of the delay in the system (Holweg and Pil, 2001;
Holweg, 2003), two main areas for improvement
could be identied. First, the feedback loops in the
system need to be reengineered. In fact, we were
surprised to nd out that there is no direct feedback of
information on the number of nished cars in the
current state system when setting new production
targetsonly a second guessvia the order buffer is
used as control. As a result, the inventory level of
nished cars is largely uncontrollable and unpredict-
able. In fact the current system inventory of cars is
almost like a random walkand there is no direct
attempt by the scheduling system to keep the number
of nished cars at a small positive level, providing
high customer service levels at least cost. Where
currently the feedback of a mismatch of demand and
supply is indirect at best (and further weakened
through the buffer error weighting), a direct link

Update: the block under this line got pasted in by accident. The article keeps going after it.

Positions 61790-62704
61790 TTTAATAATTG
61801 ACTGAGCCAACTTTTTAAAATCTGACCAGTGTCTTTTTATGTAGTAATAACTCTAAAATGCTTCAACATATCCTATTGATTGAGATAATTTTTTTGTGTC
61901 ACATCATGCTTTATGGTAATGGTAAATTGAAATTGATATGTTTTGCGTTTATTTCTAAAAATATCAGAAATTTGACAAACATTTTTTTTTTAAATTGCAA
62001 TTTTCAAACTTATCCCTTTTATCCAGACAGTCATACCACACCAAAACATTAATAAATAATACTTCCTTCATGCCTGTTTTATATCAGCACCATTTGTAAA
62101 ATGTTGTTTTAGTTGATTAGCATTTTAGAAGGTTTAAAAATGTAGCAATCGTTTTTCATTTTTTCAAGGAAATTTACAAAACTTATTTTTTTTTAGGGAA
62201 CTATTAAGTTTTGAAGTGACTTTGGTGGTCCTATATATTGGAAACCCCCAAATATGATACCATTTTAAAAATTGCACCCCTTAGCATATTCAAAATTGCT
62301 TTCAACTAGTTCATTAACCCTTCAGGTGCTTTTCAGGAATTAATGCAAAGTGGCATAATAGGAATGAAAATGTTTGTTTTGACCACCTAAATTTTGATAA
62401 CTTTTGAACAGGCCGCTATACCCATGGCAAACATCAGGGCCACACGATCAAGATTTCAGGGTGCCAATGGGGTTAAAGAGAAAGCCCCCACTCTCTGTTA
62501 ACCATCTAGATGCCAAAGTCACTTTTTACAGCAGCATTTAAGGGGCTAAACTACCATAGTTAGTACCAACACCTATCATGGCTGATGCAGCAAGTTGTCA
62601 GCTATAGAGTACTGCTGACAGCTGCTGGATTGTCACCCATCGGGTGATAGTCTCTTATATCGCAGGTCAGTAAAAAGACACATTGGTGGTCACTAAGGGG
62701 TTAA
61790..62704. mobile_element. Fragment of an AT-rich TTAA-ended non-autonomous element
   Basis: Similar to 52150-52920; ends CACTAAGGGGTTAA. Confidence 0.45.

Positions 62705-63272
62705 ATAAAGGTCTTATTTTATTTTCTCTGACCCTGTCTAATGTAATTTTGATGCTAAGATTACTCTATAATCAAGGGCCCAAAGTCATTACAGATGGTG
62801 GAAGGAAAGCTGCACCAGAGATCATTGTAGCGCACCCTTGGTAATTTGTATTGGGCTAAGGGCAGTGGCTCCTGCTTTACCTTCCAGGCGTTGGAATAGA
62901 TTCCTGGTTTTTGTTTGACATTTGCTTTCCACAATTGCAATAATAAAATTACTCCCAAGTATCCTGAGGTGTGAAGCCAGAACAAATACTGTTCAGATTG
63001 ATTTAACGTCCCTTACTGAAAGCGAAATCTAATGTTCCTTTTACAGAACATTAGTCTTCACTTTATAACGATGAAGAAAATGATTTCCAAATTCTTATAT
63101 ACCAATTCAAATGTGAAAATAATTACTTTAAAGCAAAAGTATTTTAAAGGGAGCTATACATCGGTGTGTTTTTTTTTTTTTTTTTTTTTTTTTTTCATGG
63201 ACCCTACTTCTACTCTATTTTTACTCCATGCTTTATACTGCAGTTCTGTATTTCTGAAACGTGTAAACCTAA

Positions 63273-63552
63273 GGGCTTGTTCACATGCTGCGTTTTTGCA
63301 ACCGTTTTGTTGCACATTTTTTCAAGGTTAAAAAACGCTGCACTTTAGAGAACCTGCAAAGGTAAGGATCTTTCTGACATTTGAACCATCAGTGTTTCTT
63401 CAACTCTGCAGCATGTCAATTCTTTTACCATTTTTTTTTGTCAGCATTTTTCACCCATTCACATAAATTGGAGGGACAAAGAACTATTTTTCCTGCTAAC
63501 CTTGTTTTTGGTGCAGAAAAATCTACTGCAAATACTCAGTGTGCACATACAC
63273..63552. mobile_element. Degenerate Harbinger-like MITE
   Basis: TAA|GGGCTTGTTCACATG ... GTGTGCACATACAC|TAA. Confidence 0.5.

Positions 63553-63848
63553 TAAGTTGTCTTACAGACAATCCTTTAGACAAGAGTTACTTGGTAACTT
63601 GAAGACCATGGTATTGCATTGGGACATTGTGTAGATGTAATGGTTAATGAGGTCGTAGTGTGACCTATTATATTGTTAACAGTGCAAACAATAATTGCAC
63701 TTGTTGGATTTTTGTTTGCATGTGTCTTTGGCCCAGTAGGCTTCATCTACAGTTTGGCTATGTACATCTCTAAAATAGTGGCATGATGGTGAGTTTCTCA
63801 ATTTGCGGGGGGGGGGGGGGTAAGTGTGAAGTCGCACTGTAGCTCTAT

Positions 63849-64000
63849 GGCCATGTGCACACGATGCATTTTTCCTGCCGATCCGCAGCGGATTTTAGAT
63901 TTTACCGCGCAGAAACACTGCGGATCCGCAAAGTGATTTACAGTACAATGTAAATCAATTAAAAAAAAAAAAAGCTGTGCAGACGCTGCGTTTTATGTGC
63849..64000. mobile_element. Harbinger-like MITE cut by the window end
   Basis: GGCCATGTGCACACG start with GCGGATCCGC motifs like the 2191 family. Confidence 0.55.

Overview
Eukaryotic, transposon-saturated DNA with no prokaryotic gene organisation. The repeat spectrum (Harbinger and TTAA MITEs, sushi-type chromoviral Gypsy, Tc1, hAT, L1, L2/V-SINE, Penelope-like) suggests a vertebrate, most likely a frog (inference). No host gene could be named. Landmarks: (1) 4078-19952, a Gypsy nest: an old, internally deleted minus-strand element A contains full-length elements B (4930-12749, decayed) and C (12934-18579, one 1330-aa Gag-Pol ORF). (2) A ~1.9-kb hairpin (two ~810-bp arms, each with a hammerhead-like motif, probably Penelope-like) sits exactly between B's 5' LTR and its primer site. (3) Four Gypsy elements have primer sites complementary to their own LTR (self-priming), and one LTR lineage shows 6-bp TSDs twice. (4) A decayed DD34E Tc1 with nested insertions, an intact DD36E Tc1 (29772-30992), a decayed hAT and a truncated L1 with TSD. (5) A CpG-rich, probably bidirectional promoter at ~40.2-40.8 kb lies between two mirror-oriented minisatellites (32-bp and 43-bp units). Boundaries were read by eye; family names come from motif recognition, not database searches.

M. Holweg et al. / Journal of Operations Management 23 (2005) 507530 523
between demand and supply needs to be established.
For example, imminent overproduction should be
halted by directly linking orders and production
schedules, without interference of the production
program, which marks the second key area for
improvement. The current system is heavily driven
by the production forecast, which was clearly shown
in the sensitivity analysis. A key reason for can be seen
in the historic fact that vehicle supply has traditionally
been forecast-driven with the widespread adoption of
Henry Fords mass production techniques. And as
Holweg and Pil (2004) argue, the fundamental strategy
has changed little since the early days of the industry,
so it is hardly surprising to nd the forecast as the